DENVER — A Colorado woman was accused of changing her husband’s Sleep Number on the couple’s adjustable Select Comfort mattress. Arlene Gimbleman had bought the king-size bed five years earlier as a gift for her spouse, whose lower back had been giving him problems since childhood.
At first, Ted Gimbleman was not impressed with the “expensive cot” his wife had purchased. But he soon found that by merely adjusting the bed’s firmness settings, he could make his back symptoms disappear, allowing him to awaken every morning virtually pain-free.
Last Saturday, however, he awoke with a sore sacroiliac, and he knew immediately the controls had been tampered with.
“My side of the bed was always a 76,” said a distraught Gimbleman. “Firm and supportive, yet with enough give to fill the delicate contours of my frame. Then I wake up one morning to find it’s now a 33.”
According to the manufacturer, the change could not have happened by accident. “Once a comfort level is entered into the control unit, it’s locked in,” said a spokesperson. “You can drop it, step on it, set it on fire — the Sleep Number stays right where it is until it’s changed by the user.”
Mr. Gimbleman agreed. “It was a deliberate, calculated attempt to inflict discomfort upon my person,” he said, adding that all the evidence pointed to his wife as the perpetrator. “She had the opportunity and the motive.”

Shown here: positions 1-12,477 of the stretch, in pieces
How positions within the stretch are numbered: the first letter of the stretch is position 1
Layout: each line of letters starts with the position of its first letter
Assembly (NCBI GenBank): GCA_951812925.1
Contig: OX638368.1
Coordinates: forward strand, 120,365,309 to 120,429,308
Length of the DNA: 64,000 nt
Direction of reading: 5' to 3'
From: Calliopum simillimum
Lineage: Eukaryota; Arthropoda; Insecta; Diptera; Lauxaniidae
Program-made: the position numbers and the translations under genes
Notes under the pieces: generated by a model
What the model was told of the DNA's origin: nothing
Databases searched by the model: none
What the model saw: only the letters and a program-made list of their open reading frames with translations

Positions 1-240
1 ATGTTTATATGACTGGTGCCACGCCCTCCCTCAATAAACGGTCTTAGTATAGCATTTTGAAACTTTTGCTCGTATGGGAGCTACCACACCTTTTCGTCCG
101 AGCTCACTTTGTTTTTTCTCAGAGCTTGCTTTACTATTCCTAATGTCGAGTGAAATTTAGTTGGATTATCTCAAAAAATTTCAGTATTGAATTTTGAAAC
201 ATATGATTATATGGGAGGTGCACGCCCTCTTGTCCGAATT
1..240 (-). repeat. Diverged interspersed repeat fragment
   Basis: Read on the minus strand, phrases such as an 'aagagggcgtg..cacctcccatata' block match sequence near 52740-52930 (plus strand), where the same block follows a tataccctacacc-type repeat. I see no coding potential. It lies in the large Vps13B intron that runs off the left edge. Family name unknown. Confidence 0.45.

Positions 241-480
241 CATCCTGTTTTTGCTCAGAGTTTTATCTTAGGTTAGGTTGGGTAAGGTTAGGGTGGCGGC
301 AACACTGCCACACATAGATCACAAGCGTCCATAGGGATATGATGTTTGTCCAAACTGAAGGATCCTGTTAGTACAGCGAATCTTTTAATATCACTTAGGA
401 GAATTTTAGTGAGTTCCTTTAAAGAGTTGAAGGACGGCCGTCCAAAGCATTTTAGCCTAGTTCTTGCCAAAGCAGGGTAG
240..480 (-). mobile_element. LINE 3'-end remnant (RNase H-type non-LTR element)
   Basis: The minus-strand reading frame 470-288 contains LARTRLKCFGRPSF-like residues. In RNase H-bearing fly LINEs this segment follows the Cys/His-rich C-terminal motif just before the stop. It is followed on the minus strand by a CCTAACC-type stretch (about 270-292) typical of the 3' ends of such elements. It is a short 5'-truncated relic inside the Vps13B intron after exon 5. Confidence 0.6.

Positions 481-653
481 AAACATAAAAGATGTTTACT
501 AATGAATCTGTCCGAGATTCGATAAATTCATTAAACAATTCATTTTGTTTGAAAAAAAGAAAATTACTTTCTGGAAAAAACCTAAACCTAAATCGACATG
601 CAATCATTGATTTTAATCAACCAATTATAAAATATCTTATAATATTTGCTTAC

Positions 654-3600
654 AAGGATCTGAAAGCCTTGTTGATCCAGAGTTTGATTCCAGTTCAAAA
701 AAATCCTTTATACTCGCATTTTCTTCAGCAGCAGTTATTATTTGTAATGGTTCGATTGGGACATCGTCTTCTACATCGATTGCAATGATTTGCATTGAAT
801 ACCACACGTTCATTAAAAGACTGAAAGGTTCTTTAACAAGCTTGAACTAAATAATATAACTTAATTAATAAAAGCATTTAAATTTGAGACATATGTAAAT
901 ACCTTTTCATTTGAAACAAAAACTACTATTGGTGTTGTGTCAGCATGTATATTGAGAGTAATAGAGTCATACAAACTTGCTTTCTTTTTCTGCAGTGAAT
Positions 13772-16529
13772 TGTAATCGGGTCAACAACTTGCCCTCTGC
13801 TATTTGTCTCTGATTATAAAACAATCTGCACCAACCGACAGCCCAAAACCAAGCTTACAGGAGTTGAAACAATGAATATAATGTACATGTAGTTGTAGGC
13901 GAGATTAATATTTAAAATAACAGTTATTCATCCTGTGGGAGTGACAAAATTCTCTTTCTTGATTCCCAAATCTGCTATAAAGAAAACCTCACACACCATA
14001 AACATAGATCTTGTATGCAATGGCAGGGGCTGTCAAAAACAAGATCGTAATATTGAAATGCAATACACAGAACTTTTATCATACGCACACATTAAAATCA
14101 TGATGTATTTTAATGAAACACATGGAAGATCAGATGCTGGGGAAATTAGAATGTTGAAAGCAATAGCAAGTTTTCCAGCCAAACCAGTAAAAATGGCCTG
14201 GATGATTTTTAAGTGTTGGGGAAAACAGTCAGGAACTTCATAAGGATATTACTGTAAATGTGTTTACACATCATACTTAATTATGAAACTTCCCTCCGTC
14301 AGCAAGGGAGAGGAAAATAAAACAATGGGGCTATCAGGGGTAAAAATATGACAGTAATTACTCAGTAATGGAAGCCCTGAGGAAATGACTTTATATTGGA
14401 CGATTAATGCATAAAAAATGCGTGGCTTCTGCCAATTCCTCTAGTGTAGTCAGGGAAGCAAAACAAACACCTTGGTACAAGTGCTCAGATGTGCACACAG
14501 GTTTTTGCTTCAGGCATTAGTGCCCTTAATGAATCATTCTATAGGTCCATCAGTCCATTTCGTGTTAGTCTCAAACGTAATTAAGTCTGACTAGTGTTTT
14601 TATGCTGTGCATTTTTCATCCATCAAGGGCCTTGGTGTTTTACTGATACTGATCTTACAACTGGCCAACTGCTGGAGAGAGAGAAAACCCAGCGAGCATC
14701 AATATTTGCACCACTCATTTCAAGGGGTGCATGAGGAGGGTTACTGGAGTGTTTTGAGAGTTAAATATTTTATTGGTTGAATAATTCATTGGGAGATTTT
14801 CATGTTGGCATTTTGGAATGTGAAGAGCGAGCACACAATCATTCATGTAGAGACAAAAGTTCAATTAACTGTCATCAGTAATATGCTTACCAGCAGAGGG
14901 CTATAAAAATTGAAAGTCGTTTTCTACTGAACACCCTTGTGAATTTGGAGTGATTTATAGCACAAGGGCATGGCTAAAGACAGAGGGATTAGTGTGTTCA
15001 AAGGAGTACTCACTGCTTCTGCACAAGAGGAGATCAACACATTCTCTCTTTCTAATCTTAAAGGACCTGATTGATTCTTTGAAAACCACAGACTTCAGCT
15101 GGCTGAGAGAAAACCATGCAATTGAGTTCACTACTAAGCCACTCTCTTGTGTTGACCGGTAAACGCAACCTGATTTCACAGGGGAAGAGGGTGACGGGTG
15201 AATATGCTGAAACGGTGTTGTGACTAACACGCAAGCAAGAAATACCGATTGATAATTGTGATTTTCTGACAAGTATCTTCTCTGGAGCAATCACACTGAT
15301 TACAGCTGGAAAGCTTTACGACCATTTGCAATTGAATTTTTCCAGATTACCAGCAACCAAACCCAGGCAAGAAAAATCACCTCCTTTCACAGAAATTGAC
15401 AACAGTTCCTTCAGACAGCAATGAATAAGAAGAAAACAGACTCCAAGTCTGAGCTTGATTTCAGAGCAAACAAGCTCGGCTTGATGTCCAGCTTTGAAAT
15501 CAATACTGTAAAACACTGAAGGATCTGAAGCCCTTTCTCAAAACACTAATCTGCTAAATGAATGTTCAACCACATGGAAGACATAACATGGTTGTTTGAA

Mrs. Gimbleman denied any involvement in the incident, proffering her own theory instead. “Maybe the dial just changed itself,” she said. “Maybe the bed just got a little sick and tired of that gorilla’s continual, incessant snoring every night and thought changing the number would silence that grotesque racket so the mattress could get a good night’s sleep. Huh, you ever think about that?”
Mr. Gimbleman claimed there was nothing the gorilla could do about his snoring. “Adenoids,” he said. “Mr. Gorilla told her when she married him that he had enlarged adenoids, causing him to make little noises when he sleeps.”
“‘Little noises’? I’d get more sleep with the percussion section of the New York Philharmonic performing in bed.”
“Maybe if Mrs. Gorilla did some of her own performing in bed, Mr. Gorilla would sleep a little quieter.”
“Maybe if Mr. Gorilla’s other organ were as large as his adenoids, Mrs. Gorilla might give a hoot.”
Police arrived at the Gimbleman’s house later that day, after neighbors reported hearing gunfire. Officers discovered that both of their Sleep Number control units had been fired upon. The Gimblemans, who denied any knowledge of the shooting, were arrested and taken to the police station. They were later released.
The District Attorney’s office refused to prosecute the case, calling it “a matter between people who have been married way too long.”
The Gimblemans have recently filed for divorce, citing “irreconcilable comfort levels.”